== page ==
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dc.contributor.authorBailey, T.J.-
dc.contributor.authorWundersitz, L.N.-
dc.description.abstractSelf-reports of driving behaviour are commonly used in traffic behaviour research and in evaluating road safety behavioural change media campaigns. Self-report approaches are relatively inexpensive, provide detailed information and can reach large numbers of people. However, it is unclear to what extent they validly measure actual behaviours. Studies examining the relationship between self-reported and actual behaviour in the road safety context, and more generally, were reviewed. The relationship was found to be inconsistent and problematic, although some studies found evidence of a moderately strong positive relationship. Some themes about the problematic nature of self-reporting emerged, illustrating a range of causes for the generally weak relationship, and the extent to which they may be overcome.-
dc.description.statementofresponsibilityTJ Bailey, LN Wundersitz-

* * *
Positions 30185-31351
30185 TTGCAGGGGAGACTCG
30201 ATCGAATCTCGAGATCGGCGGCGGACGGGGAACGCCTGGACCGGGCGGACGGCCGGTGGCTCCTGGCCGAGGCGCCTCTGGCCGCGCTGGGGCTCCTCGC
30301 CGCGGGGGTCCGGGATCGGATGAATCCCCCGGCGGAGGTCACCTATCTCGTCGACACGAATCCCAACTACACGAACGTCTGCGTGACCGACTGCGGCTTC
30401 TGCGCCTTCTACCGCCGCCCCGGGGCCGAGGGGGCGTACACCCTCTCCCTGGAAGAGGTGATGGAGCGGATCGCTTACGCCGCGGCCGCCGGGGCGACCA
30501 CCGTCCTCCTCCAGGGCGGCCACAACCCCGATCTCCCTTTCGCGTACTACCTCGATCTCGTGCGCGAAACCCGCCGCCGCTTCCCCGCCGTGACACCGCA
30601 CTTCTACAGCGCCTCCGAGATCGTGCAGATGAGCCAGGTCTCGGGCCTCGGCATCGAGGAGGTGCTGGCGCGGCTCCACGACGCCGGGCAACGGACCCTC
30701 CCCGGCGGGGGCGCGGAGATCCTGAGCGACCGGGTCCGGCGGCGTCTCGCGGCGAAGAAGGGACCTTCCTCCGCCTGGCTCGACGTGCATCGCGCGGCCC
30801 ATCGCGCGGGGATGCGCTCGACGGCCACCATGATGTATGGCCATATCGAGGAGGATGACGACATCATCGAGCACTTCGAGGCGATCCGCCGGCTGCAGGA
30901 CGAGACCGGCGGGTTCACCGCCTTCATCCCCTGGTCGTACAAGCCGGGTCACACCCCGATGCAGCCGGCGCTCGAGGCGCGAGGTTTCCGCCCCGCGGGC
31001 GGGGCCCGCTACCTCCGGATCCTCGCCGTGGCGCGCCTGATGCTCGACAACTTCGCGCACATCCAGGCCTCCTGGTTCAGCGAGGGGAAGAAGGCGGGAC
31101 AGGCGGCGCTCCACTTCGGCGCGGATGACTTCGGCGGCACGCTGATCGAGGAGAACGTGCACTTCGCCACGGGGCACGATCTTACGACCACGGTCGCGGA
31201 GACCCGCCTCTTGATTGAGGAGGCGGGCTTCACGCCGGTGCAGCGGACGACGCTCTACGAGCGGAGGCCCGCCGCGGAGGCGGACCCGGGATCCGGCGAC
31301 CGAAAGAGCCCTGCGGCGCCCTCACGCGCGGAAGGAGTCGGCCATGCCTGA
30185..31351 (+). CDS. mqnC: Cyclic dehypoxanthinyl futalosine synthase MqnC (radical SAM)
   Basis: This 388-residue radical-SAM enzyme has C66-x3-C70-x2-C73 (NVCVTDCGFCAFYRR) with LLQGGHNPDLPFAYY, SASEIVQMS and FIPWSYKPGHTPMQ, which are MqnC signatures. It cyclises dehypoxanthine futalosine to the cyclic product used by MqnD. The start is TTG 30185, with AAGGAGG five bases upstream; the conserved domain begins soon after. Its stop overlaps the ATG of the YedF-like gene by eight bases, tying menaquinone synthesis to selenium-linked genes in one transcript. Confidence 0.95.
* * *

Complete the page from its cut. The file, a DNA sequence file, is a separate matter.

dc.publisherCentre for Automotive Safety Research, University of Adelaide-
dc.relation.ispartofseriesCASR research reports; 162-
dc.rights© The University of Adelaide 2019-
dc.subjectMass media campaign; evaluation; behaviour; self-report-
dc.titleThe relationship between self-reported and actual driving-related behaviours: A literature review-
dc.contributor.assigneeSA Motor Accident Commission-
pubs.publication-statusPublished online-
dc.identifier.orcidBailey, T.J. [0000-0001-7457-4013]-
dc.identifier.orcidWundersitz, L.N. [0000-0002-4417-8439]-
Appears in Collections:Aurora harvest 4
Centre for Automotive Safety Research reports

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